Review: Pali Road (Lim, 2015) – CAAMFest 2016 Preview


Pali Road is a psychological thriller set in gorgeous Oahu, starring Taipei-born actress Michelle Chen, Jackson Rathbone (Twilight), and Sung Kang (Fast & Furious franchise). The film, which is director Jonathan Hua Lang Lim‘s second feature, will see its mainland premiere at the San Francisco Bay Area’s CAAMFest in March.

Lily Zhang (Chen), a transplant from China, is completing her medical residency in Hawaii when she meets Neil Lang (Rathbone), a local third-grade teacher. Neil is immediately taken with the young doctor and wins her with his goofy charm. Despite objections from Lily’s parents and romantic advances from her sleazy boss Mitch (Kang), the new couple is happily in love.

That is, until Neil proposes one evening. The question terrifies Lily, who decides to answer her cell phone instead of her boyfriend. On their way home, the two fight over their different conceptions of marriage. Neil suggests that maybe it would have been better if they’d never met, and Lily, sarcastically, agrees. Then, distracted by his emotion, Neil accidentally crashes the car.

Lily wakes up into what would be a dream come true for many but what for her is a nightmare: living in a mansion, she is supposed to be Mitch’s wife, mother to their son, and a successful doctor. The problem is that, in a collision of two possible fates, she has landed in the one in which Neil, the love of her life, has never existed.

According to Mitch’s psychiatrist friend Tim (Henry Ian Cusick), Lily’s strange behavior can be explained by “delayed amnesia.” A recent head injury is causing her brain to fabricate new memories in order to fill the gaps caused by the damage. Far from buying her any sympathy, however, this theory leads Tim to suggest psychotropic drugs and, later, committal to an institution.

Meanwhile, everyone, including her best friend Amy (Lauren Sweetser), berates Lily for rejecting her perfect life in pursuit of a mad fantasy. But to Lily this reality is the mad fantasy. Refusing to accept her situation, she goes on a hunt for the “truth,” and the audience comes along for the ride. We see what Lily sees, which is a circus world of illusions and fun house mirrors with meaningful objects turning up in strange locations and then disappearing in thin air. Faced with the evidence, we have to accept her psychosis, and yet…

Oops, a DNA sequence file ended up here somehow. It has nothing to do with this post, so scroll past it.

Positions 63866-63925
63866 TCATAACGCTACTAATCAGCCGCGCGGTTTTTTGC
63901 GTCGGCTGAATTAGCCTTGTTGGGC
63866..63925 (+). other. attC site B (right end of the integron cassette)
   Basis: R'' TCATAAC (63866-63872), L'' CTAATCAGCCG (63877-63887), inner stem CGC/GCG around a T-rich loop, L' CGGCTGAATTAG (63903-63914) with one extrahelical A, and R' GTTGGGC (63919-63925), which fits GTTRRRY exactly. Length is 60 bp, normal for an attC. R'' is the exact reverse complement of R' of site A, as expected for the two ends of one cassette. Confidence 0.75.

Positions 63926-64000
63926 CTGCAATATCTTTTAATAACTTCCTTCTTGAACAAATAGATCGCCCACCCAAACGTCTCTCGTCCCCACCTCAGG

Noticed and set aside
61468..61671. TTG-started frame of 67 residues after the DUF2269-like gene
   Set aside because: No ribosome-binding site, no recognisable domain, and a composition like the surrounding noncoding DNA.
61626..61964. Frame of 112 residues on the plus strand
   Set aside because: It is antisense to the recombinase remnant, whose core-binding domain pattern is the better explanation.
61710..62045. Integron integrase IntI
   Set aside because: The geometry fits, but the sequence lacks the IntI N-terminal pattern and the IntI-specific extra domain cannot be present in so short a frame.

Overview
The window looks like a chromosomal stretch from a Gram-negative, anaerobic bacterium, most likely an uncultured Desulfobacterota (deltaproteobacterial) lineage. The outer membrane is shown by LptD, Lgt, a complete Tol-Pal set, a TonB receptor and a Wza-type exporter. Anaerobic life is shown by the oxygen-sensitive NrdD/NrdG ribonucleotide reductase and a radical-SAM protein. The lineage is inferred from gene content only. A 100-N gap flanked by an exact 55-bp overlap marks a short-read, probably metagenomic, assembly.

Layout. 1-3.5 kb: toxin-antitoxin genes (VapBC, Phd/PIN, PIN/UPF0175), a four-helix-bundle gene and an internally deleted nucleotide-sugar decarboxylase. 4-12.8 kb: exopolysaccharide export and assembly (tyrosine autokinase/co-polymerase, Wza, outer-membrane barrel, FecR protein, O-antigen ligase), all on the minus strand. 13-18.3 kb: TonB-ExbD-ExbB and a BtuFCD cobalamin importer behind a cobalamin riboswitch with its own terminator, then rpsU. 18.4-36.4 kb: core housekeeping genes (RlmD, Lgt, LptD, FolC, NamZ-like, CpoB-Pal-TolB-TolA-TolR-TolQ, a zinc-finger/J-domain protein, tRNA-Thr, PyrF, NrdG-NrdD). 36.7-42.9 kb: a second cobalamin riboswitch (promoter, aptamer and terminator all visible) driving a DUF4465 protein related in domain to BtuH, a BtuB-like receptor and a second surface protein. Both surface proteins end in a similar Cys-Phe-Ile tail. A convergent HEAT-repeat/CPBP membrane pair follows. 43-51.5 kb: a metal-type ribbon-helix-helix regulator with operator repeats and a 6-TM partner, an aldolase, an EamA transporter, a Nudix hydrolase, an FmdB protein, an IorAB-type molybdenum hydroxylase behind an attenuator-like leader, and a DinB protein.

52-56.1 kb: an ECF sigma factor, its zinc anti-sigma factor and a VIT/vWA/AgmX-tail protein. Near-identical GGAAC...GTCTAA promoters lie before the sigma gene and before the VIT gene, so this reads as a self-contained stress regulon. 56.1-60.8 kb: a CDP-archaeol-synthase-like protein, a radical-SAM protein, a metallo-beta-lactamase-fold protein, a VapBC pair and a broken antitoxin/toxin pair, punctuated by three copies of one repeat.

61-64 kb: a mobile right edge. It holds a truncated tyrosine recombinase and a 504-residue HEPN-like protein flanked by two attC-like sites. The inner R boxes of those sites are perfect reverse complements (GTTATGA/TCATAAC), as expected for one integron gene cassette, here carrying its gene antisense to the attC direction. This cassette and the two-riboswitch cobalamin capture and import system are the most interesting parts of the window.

Chen delivers a convincing performance as a sweet, happy lover, a self-possessed professional, and a frightened, defiant victim of her own crumbling reality. Kang is also surprisingly believable, not just as the cocky asshole he usually plays, but also as tormented husband. A couple of exchanges between the two even set some fat tears rolling down my cheeks.

Proficient acting does much to dress up (or at least brush over) the film’s cheesier scenes, of which there are probably too many. The movie leans heavily on clichés and stereotypes–strict Asian parents, unsavory bosses, ideal loves–and much of the dialogue is painfully theatrical. In the end, the “truth” that the film delivers is a loose lesson about over-planning your life and not following your heart–a tired, uncomplicated American message aimed at the tiger parents of the world and their beholden children.

But as a thriller meant to entertain us rather than to make us think, Pali Road succeeds. Though the plot seems a mishmash of other familiar plots, I still found myself on edge, wanting to know what would happen next. Of course, the ending isn’t altogether surprising, fulfilling one of only a handful of probable scenarios. But, augmented by a few moments of unanticipated poignancy, it nonetheless holds up decently.

If nothing else, Pali Road marks Chen as an actress to watch. Sometimes it takes a good role to reveal an actor’s skills. Sometimes it takes a middling one to show how she can rise above.

Bay Area residents can catch the CAAMFest screening of Pali Road on Saturday, March 12, at San Francisco’s Alamo Brewhouse.